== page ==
Why they have the irrits

I was unwell at the start of this week and unable to attend the Quest Events NEM Future Forum conference in Sydney or to chair the second day that featured Mark Butler, federal Labor’s spokesman on climate change and energy.

At first impression, he couldn’t have said anything of importance because the mainstream media ignored the talk, but I have now had the chance to read it – Butler has made it available via Twitter – and there are a number of points that deserve wider attention.

Not least, it is an explanation of why there has been a negative reaction from Labor to the federal government’s “national energy guarantee” proposal and why the States are unhappy.

Given that this step really requires endorsement by the Council of Australian Governments’ Energy Council, which is at present scheduled to meet on 24 November, there is value in understanding Labor’s initial response – and in obtaining it outside the prism of the House of Representatives question time, which, whether watched live or seen through Press Gallery coverage, is more a schoolyard biff session than a sober debate between our country’s leaders.

The federal government line is that their opponents have been caught “flatfooted” (says Josh Frydenberg) by the new approach and that the States will see its value (says Malcolm Turnbull) despite what Labor premiers have been saying to the media.

Butler told the NEM Future Forum that there are more questions than answers available from what the Turnbull government has provided, including the eight-page Energy Security Board response to Frydenberg’s request for an alternative to the Finkel task force’s “clean energy target” proposal.

The NEG, Butler argues, is “an incredibly rushed job.”

He compares it with the “emissions intensity scheme” approach that was outlined by the Australian Energy Market Commission in 2015, subjected to “a whole lot of different pieces of work” over some 18 months ahead of the scheduled CoAG leaders meeting in December 2016 (lost when Turnbull called a federal election) and taken to that poll by Labor.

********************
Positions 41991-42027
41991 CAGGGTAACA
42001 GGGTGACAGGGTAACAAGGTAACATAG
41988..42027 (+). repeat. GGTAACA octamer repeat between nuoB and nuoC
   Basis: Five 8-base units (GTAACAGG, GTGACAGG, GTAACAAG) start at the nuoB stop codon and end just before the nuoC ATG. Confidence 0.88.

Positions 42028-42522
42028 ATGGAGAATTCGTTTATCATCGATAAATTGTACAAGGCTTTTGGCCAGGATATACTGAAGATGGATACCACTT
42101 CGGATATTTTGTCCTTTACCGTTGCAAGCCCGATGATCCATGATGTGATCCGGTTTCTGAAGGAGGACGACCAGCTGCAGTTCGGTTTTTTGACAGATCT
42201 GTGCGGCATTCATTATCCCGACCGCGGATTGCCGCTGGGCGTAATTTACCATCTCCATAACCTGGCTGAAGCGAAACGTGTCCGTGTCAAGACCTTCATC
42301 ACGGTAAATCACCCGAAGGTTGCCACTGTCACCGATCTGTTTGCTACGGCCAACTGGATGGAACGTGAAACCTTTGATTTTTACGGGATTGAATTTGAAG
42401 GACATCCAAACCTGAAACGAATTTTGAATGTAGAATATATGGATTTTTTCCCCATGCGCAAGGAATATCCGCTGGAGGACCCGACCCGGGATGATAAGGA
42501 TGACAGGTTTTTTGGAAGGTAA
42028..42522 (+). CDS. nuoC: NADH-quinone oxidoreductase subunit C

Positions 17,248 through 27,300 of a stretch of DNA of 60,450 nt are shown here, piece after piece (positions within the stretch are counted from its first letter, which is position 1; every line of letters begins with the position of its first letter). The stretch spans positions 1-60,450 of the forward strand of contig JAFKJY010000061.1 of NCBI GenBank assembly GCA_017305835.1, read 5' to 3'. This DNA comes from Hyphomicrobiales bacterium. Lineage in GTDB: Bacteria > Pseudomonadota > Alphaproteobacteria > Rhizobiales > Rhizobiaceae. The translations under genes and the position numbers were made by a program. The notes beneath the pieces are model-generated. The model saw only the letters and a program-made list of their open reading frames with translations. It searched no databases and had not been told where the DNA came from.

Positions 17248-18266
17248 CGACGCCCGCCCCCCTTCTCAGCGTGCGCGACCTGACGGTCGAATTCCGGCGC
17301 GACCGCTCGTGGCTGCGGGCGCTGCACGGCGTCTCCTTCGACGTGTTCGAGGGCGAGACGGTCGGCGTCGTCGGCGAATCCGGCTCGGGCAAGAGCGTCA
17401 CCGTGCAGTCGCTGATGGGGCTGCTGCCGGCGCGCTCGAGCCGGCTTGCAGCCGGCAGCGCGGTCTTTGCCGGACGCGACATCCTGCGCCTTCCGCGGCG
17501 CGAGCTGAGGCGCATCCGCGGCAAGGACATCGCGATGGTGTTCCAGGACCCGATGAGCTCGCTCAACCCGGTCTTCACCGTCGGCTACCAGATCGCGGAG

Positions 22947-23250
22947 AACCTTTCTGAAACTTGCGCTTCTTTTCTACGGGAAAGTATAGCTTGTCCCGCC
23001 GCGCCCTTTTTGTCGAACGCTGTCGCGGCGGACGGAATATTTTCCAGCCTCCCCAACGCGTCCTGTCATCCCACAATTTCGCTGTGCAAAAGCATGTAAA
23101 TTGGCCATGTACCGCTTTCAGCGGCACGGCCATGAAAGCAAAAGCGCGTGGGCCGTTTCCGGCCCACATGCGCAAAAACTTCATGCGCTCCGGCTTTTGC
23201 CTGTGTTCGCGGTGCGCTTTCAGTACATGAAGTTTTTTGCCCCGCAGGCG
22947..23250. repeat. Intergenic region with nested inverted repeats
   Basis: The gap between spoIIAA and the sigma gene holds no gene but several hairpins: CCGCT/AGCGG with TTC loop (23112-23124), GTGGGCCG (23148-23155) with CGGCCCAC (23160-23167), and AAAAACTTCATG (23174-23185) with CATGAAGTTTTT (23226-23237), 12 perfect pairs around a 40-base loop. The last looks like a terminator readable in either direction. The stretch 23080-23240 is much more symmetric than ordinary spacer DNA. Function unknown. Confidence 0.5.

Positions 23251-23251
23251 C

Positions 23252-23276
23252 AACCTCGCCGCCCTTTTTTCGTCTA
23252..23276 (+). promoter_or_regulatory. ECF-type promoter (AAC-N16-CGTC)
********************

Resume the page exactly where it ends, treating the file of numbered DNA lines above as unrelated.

“We had consensus by and large (on the EIS) across the system by last December,” says Butler, “but (the measure) was junked as a result of internal turmoil in the Coalition party room.”

Subsequently, he points out, the CET that emerged from the Finkel task force process had a similar level of across-the-board support and was junked again because of Coalition internal turmoil.

Now, he argues, the NEG “has not been subject to anything like the EIS and CET processes.” And, he adds, “it is quite clear” from evidence given the recent Senate estimates hearings that “the Department of Environment & Energy has done no analysis of the reliability or emissions reduction components of the NEG before it was released as new policy – and it is quite clear that there was no consultation with other departments.”

Nor, he declares, was there consultation with industry – but, most importantly, there was none with the States and Territories.

The Energy Security Board, he notes, is not a creature of the Prime Minister or his government. It was appointed by CoAG, with its chair and deputy chair nominated by State governments.

“The States,” Butler told the NEM Future Forum, “woke up to newspaper headlines, and then a press conference by the Prime Minister and the board, announcing what the States would be expected to implement – because the NEG would be implemented in South Australian legislation, and reflected throughout the other NEM jurisdictions.This process has given the States and Territories the irrits, I think it’s fair to say.”